There was a decent range of drinks available - particularly in comparison to the last pub - and everything is in good condition - particularly in comparison to the last pub!

Wednesday, 8 May 2019

S4097 Johnny Rush's

This is a faux-traditional pub in the shell of what was a boomtime, southside bar with all the accompanying fixtures and fittings.

The name was just Rush then, maybe appropriate for Dublin in the last boom. And the 'renovation' was certainly a rush job - the toilets still date from then it seems; both in style and in equipment - everything worn, little working fully. There is a comical coaxial cable join feeding one of the TVs, done in a manner that shows it was done by someone who knew how to make it work but didn't care enough to run out to Decwells and spend a few quid on some proper connectors.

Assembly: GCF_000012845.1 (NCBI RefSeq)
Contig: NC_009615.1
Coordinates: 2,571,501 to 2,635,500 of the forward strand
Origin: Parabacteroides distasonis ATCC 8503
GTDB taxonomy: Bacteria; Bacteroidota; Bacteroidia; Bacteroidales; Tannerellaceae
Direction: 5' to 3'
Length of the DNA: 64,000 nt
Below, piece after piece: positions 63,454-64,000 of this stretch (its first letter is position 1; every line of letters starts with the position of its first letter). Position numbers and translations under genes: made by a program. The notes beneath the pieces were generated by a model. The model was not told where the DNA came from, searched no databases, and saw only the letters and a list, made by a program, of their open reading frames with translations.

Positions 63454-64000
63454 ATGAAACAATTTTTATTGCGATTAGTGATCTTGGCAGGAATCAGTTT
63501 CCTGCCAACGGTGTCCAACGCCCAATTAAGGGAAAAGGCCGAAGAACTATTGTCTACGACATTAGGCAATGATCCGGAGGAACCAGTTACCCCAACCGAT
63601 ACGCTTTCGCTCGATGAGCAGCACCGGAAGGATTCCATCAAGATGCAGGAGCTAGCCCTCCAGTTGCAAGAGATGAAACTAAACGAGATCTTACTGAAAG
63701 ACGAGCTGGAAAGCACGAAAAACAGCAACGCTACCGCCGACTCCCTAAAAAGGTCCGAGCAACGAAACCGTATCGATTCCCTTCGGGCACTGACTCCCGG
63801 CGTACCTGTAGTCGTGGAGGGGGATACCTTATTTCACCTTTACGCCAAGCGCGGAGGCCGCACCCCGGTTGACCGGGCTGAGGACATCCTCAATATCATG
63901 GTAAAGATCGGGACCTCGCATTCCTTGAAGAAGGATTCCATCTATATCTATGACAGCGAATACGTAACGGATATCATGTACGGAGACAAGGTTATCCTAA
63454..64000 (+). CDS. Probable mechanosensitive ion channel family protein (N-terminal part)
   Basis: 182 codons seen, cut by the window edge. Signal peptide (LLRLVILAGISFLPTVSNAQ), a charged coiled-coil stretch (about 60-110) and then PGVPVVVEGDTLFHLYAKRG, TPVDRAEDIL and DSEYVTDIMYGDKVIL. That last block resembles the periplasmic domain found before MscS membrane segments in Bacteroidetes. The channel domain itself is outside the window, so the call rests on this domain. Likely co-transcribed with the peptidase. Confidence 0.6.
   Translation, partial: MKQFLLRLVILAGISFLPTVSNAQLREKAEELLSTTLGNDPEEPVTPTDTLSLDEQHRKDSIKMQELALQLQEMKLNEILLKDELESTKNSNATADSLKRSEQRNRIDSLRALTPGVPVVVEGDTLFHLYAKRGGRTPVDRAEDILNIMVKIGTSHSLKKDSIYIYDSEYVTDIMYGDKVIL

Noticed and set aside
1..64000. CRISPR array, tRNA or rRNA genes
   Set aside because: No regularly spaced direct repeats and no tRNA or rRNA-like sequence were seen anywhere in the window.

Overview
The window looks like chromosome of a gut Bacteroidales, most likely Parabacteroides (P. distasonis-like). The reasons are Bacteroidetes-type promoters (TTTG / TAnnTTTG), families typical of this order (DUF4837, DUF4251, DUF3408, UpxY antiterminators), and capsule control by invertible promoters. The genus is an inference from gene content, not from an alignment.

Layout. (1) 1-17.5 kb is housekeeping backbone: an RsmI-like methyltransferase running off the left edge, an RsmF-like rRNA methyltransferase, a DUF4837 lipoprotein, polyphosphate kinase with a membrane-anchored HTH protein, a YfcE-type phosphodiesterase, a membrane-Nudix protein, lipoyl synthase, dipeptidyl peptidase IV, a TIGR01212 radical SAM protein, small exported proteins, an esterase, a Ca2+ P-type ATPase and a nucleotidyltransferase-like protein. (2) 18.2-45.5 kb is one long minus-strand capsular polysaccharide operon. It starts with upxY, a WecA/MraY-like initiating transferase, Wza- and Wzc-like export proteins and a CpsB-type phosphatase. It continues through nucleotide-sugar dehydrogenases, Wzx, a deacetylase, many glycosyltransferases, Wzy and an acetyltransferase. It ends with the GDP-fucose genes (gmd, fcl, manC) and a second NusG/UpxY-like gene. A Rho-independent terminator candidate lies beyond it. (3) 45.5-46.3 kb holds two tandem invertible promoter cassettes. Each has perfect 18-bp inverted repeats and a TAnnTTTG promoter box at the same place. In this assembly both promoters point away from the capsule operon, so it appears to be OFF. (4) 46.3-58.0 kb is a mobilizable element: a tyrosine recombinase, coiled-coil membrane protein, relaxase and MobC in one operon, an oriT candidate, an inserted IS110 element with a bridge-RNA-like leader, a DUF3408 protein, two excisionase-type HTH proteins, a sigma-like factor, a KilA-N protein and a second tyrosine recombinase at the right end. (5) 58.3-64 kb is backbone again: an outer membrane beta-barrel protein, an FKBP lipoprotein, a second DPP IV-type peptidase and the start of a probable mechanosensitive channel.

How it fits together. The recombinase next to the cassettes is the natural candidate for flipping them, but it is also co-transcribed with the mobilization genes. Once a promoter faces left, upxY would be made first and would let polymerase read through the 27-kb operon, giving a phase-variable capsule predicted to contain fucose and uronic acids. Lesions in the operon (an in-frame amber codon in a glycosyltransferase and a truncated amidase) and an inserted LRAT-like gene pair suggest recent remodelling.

Totally Dublin reviewed it, in 2015, and had much the same experience to me. My personal highlight was seeing they have the same 1990s seaside print on the wall as my parents have above their fireplace - which doesn't really set the tone for somewhere I intend to drink!

May 2019 Licence Update

Nothing too huge this month

Additions:

1015320 Churchtown Stores - new pub in Churchtown replacing a former hardware store of the same name
N0185 39/40, Arran Quay - this has been off the register for years in what is likely an admin error as its been open most of the time; this is its original number from decades ago also.

Renumbered
1015300 Union Cafe Churchtown from S0256

Thursday, 2 May 2019

S0110 International Bar

This was next up on my Easter Sunday trip to visit pubs that are normally very busy. The International is a fairly small premises with a big reputation in a high traffic area; and is normally rammed; but there were tables available with the relative quiet that afternoon.